I've wanted to write this for months and just didn't find a good time, because when is a good time to talk about disaster? Before it hits, that's when. I bet a lot of us think about and even get anxiety about worst-case scenarios more often than we care to admit. I say let's talk about it and maybe even do something, so we can put our minds back on courageous living, where they belong.
A couple years ago, I admitted to my husband my fear of him dying and realized it revolved around not knowing how I'd go on. I mean, practically, what in the world would I do next? He proceeded to list the steps of what I'd do to grieve and get our affairs in order for myself and the kids--including how long to mourn, when to find a job, and how long to wait should I choose to remarry.
It sounds a little morbid, but the freedom that gave me was worth the awkward hard tear-filled (on my part) conversation. Now, those simple steps are in my "in case of death" folder, along with a Real Simple excerpt about places to send copies of a death certificate to prevent identity theft of a lost loved one, Jewish mourning rituals from Mudhouse Sabbath that I thought was beautiful, and other tidbits I hope to never need. But if the unthinkable happens, I'll be glad I did something to prepare.
It's the same way I'm choosing to think about disaster preparedness, whether it's a tornado (because we get those here in Nebraska), an earthquake (we're close to a fault line and felt our first tremble last month), a fire (can happen anywhere), or even an end-of-the-world type run-for-the-hills scenario (I've dreamed about it a few times and believe it will happen eventually).
I can live with my head in the sand and watch my life fall apart should an emergency hit. Or I can do something to prepare, then put my focus back on courageous living. I'd rather courageous living.
A friend introduced me to the idea of a "bugout bag" (supplies ready in an easy-to-carry backpack to grab and go if needed). She also shared a few example lists. I compiled what makes sense for us into the following 30 supplies on my checklist to have ready for a disaster or emergency. Lots of these are things I want to make sure we're keeping at least mildly stocked up in our home. Each one is also a version I want to put in backpacks for each of our family members that we can easily throw on our backs and head to safety if needed.
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1. FoodI've always had the mentality of stocking up on beans and rice, but that actually takes too much resources (time, water, heat) to be a good survival option. Instead, I'll be sure we always have some basic pantry items stocked in the house instead of having bare cupboards every time I go grocery shopping. And each backpack will have some hefty (high-nutrient, high-calorie), long-shelf-life survival bars.
2. WaterWe can only survive a few days without water. A minimum amount is one gallon per person per day, and an additional gallon daily per person for cooking and hygiene. We're going to start keeping backup gallons at home--enough for one gallon per person in the family (and pets) for three days. Our survival backpacks will also have smaller water bottles (since they're heavy and bulky), as well as a good filter (like the Sawyer filter or LifeStraw) and/or water tablets to be able to turn a sketchy source of water into something we could drink if needed.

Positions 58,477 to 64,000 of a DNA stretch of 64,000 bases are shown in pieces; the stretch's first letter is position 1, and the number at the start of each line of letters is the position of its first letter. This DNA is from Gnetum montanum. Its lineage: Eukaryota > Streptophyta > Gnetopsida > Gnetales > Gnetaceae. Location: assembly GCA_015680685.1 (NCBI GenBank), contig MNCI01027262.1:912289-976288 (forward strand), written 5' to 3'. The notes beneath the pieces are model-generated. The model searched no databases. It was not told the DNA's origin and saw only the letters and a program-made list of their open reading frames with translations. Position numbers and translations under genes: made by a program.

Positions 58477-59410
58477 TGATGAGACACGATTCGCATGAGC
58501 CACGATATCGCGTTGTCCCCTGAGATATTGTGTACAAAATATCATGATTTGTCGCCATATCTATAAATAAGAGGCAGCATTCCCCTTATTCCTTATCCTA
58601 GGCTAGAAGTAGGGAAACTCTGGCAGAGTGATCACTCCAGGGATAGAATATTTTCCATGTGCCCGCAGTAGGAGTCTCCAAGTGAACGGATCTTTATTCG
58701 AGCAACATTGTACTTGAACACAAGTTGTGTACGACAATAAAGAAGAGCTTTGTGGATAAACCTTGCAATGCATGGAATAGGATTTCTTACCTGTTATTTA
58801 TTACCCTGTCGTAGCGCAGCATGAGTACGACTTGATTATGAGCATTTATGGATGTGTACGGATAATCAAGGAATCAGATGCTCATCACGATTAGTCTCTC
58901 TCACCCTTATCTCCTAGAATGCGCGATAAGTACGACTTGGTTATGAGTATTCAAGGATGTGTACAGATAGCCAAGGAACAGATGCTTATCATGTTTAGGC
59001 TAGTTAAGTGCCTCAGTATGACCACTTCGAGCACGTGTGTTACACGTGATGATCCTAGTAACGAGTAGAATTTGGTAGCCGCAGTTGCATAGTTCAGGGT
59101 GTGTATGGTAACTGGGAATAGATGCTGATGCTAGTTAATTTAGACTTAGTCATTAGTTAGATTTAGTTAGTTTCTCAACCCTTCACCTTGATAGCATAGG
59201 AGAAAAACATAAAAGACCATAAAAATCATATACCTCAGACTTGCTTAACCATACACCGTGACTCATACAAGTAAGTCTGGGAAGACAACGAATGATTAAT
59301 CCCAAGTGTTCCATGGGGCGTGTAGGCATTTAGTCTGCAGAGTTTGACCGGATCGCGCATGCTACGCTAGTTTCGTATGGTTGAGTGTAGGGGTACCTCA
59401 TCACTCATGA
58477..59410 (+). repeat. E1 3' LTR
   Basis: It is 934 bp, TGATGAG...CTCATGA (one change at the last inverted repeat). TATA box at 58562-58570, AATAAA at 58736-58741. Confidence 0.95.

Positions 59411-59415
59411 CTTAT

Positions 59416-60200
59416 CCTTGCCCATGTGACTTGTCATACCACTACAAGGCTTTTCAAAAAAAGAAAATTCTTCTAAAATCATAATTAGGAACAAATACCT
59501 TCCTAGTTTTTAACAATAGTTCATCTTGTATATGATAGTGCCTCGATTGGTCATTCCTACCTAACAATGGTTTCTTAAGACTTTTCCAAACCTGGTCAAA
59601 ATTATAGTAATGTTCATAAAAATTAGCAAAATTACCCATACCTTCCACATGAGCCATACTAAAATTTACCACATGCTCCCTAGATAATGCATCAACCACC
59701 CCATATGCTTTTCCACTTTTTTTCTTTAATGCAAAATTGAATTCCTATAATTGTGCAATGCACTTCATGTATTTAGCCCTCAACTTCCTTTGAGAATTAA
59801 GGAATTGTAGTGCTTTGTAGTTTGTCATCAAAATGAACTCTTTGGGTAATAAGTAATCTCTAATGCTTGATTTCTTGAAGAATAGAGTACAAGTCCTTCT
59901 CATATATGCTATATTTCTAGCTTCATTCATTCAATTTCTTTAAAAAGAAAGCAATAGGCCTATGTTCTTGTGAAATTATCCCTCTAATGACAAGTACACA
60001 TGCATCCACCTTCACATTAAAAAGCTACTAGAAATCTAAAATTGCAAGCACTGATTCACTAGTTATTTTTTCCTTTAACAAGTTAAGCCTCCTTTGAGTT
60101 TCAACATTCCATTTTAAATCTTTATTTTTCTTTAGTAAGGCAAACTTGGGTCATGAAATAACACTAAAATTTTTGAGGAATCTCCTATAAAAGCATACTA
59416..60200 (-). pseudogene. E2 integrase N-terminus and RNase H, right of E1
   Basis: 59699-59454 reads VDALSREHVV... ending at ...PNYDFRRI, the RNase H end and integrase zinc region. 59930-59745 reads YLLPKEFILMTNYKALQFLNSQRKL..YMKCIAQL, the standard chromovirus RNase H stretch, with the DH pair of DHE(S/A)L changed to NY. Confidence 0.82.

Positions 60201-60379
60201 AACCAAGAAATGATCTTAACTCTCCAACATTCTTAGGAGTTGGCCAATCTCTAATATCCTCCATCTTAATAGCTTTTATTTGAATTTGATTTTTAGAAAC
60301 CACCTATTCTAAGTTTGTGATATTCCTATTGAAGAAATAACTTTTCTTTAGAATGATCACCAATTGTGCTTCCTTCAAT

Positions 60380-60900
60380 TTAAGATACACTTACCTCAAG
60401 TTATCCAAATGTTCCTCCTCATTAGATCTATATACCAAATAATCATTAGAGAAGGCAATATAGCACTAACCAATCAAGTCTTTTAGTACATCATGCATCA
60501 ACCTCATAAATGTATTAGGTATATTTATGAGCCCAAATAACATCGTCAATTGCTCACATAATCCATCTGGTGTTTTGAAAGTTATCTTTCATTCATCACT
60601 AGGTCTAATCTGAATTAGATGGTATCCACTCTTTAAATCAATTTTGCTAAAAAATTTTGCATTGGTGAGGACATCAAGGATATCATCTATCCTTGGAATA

3. LightsourcesHeadlamps, flashlights, the necessary batteries to run them, and glow sticks. The battery-powered options offer good direct light for walking or finding our way in the dark. The glow sticks are a light, compact, no-power option that will do in a pinch.
4. Handcrank Emergency RadioHow would we know about any emergency alerts if we didn't have access to internet or tv or our phones? A handcrank radio might sound like a pain, but it could end up being a key form of communication in an emergency situation.
5. Multi-Tool / Knife / AxeA multi-tool is more than a pocket knife. Depending on the one you buy, it could have all sorts of handy tools and gadgets. We don't have one, but will be shopping around for something to include in our bug-out bag. A good, sturdy knife is necessary, especially if one isn't in the multi-tool. It could be a Leatherman (again, something we don't have and need to buy). Or a larger blade option like a small axe that could be used to cut smaller logs or sticks. Some multitool options have an axe head and/or pocket-knife in the end.
6. Rope/CordGood strong rope, or shock or parachute cord, is kind of a stereotypical survival staple. My favorite option is the paracord band that a friend made as his watch band. It can be homemade or bought already made. Some paracord bracelets also have tools like a compass, flint fire starter, whistle, and small blade.
7. ClothesWhat type of clothing we include will depend on the space in our packs. Likely nice wool socks, maybe even a versatile, quick-dry pair of pants and a quick-dry long sleeve shirt.
8. MedicationIf you take prescription meds, it's a good idea to stay on top of refilling them. I also learned about keeping anti-diarrheal medicine in a survival backpack since diarrhea is pretty common and can quickly lead to life-threatening dehydration if water sources are limited. Also, a good multivitamin could come in handy when on a limited survival diet.
9. Stainless Steel CanteenA canteen is a good BPA-free way to carry water, and some options can double as a way to cook or heat over a fire.
10. Emergency BlanketA mylar emergency blanket is compact, lightweight, and a good survival option for cold or wet conditions.
11. Bug RepellentSurvival situations related to storms or flooding can bring bugs that carry diseases. If we're going to be stuck outside, a good bug repellent can help reduce risk of unnecessary sickness.
12. Compass and MapA compass for direction (something outside of your phone), and a paper map of our local area for any scenario when we need to get out. I like the compass options that come on/with other tools because they're more compact. Especially the one on a paracord bracelet (#6 above) would be handy.